Congo African Grey Parrots
SCIENTIFIC NAME: Psittacus erithacus
SIZE: 12.9" | WEIGHT: 2.5 lbs | LIFESPAN: 40-60 years
LOUDNESS: ★★★★☆ | BITE: ★★★★☆
DIFFICULTY: ☐Easy ☐Normal ☑Hard ☐Nightmare
NATIVE HABITAT: Africa; South Eastern Ivory Coast, Kenya, and Tanzania.
CONSERVATION STATUS: Endangered, Population Decreasing
African Greys are granivores and frugivores. In the wild, they're diet consists of
mostly of palm nuts, seeds, fruits, and leafy matter. In captivity, they are fussy eaters. All seed diet will cause vitamin deficiency, so bird pellets are a main staple of their diet, as well as a variety of fruits such as pear, orange, pomegranate, apple, and banana, and vegetables such as carrot, cooked sweet potato, celery, fresh kale, peas, and green beans.
It’s not uncommon for them to pick one person in the family and that’s THEIR person. Everyone else is considered competition who needs to put in their place through biting.
They may also prefer one gender over another. How can they tell? I’m actually not sure.
Some people assume, “They must have been abused by a male or female in their past, so they don't like that gender.” It could be possible in some cases, but it could also be just a personal preference.
They can be trolls. I recall the story of a Grey making the sound of the doorbell to tease the family dogs. They’d hear the sound and bolt to the door. The bird seeming to be amused by their own antics.
HEALTH & BEHAVIORAL PROBLEMS
Offer full-spectrum lighting if natural light is not available.
Calcium deficiency, vitamin-A and vitamin-D deficiency, respiratory infection, psittacosis and psittacine beak and feather disease (PBFD).
They’re social, emotionally sensitive. Due to their high intelligence, they need mental stimulation through toys, foraging opportunities, and regular interaction.
Grey parrots produce a lot of powder down. Offer daily baths or showers. It is a good idea to make sure you're not allergic to their dander before bringing on into your home.
Household temperatures should range from 70-80°F (21-27°C).
Cage bar spacing should be 0.75-1.0 in (1.9-2.5cm) with a perch diameter of approximately 1 in (2.5 cm).
IN THE WILD
African Greys are social creatures and often congregate in flocks. They have been seen roosting with around 1,000 other grays. To avoid predators, they roost on coastal or river islands, or near clearings. Highly social, they communicate through a variety of raucous vocalizations that serve to coordinate flocking, warn of danger, and express anger toward rivals.
When foraging in trees, it prefers to use its beak and feet to climb between branches rather than flying.
Conservation-wise, they’re having a rough time in their native habitat due to poaching for their demand as pets and habitat lost.
660,000 African grays were sold on the international market between 1982 and 2001, 300,000 likely died during capture or transport.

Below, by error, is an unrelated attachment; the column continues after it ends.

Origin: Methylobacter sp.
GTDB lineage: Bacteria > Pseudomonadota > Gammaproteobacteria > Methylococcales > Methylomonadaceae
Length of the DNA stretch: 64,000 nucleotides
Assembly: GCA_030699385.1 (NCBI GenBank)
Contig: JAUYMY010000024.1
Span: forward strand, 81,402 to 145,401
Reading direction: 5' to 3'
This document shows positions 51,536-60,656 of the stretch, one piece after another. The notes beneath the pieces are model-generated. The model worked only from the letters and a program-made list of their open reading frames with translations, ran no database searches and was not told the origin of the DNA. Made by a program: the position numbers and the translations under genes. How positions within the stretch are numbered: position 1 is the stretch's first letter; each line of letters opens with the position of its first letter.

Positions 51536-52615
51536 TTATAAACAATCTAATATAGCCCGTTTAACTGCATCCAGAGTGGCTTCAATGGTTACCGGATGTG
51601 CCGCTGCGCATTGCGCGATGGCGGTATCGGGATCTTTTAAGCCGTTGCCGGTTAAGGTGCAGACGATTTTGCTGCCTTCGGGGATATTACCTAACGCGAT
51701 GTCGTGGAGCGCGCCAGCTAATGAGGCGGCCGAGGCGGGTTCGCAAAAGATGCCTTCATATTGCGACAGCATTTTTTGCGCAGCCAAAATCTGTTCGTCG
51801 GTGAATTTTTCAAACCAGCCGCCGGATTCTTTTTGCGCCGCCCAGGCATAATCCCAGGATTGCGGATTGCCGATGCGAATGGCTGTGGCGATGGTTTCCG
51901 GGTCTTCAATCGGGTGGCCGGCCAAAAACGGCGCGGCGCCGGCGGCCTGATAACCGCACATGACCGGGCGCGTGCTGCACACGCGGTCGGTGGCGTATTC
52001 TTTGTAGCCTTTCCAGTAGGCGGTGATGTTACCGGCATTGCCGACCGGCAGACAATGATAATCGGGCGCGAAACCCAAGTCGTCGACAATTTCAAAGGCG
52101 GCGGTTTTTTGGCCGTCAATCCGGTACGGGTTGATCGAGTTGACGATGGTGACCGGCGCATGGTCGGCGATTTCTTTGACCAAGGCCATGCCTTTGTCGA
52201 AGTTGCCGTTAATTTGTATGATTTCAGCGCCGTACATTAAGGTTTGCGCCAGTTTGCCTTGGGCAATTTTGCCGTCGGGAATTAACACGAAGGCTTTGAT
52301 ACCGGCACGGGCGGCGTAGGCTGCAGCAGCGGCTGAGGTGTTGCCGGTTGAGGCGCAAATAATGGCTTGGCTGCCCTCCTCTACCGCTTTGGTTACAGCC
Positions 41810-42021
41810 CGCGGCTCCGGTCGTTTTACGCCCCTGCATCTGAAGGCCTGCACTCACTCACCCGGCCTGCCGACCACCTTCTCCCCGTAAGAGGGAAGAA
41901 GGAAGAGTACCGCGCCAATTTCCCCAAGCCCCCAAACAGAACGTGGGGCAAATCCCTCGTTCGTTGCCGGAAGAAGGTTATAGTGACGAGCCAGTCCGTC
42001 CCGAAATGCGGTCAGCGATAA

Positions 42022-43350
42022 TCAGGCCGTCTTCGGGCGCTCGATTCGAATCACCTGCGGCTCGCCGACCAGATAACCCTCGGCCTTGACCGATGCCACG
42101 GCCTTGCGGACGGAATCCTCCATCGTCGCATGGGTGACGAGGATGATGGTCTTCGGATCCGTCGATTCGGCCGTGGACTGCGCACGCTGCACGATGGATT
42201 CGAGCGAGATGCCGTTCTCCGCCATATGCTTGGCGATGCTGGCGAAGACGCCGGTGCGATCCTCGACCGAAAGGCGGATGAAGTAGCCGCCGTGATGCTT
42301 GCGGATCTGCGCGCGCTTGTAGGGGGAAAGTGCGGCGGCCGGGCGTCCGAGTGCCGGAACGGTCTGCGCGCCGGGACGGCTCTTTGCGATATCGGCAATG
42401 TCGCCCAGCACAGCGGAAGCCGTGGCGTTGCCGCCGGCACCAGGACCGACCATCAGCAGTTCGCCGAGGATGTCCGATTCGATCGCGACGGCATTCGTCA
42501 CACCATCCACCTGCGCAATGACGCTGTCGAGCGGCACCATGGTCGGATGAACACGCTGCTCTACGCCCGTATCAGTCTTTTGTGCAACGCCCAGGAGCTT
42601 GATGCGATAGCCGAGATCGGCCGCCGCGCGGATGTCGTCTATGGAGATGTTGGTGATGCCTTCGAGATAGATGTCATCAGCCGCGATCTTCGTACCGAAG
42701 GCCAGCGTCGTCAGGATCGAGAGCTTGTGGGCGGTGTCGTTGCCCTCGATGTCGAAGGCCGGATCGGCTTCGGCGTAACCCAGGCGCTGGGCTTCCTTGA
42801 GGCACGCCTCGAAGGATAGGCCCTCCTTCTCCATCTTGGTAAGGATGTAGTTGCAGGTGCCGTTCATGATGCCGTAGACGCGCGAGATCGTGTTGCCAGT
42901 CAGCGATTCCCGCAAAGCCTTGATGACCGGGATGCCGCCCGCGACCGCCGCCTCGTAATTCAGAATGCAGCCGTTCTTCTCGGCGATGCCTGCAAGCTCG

Importation of wild-caught specimens to the United States was banned in 1992 under the Wild Bird Conservation Act. The European Union banned the importation of wild-caught birds in 2007. Nonetheless, significant markets existed for the trade of African grays in the Middle East, in East Asia, and within Africa itself.
They have the cognitive ability of a 3-5 year old. Their brains may be small, but they’re highly efficient and comparable to great-apes.
Not all Greys will talk, but they do all communicate through body language, and vocalizations (which include squawking, but cell phone rings, microwave beeps, door bells, etc). Having an interest or at least being mindful of animal behavior would help those who share their homes with them.
People are keen on African Greys because of their mimicking ability, and in some ways their verbal communication ability. As Dr. Pepperberg proves, they are conscious in a fair amount of what they’re saying.
I met Dr. Irene Pepperberg at a fundraising dinner and an educational event. She very much cared about Alex. Her studies are amazing, and are now continued with other African Greys. I highly recommend her book, "Alex and Me.” It's very good read for bird lovers and bird-curious alike.
Studies by other researchers have determined that African grays can use deductive reasoning
The birds’ vocal nature led to their characterization in Yoruba folklore as spies and sentinels.
African grays appear in paintings by Peter Paul Rubens (1629/30), Jan Davidsz de Heem (c. 1640–50), and Jan Steen (1663–65).
The first recorded observance of African grays by Westerners occurred in 1402.
African Greys are Hard Mode when it comes to birds. That’s not to say people won’t run into a chill, easy-to-care for Grey, but the ones I’ve come across have been pretty demanding.
They live for a very long time, up into their 60s - so a willing them over to a family member or a parrot-knowledgable friend is highly recommended. Pet trusts are something Bird families should probably look into for their long-lived, and needy companions.
I do not suggest African Greys as a family’s first pet. Due to they’re social nature, they’re not really they type to do well if the whole family is out 8 hours a day regularly.
Prior bird Experience is recommended before bringing one into your family.
RESOURCES & REFERENCES: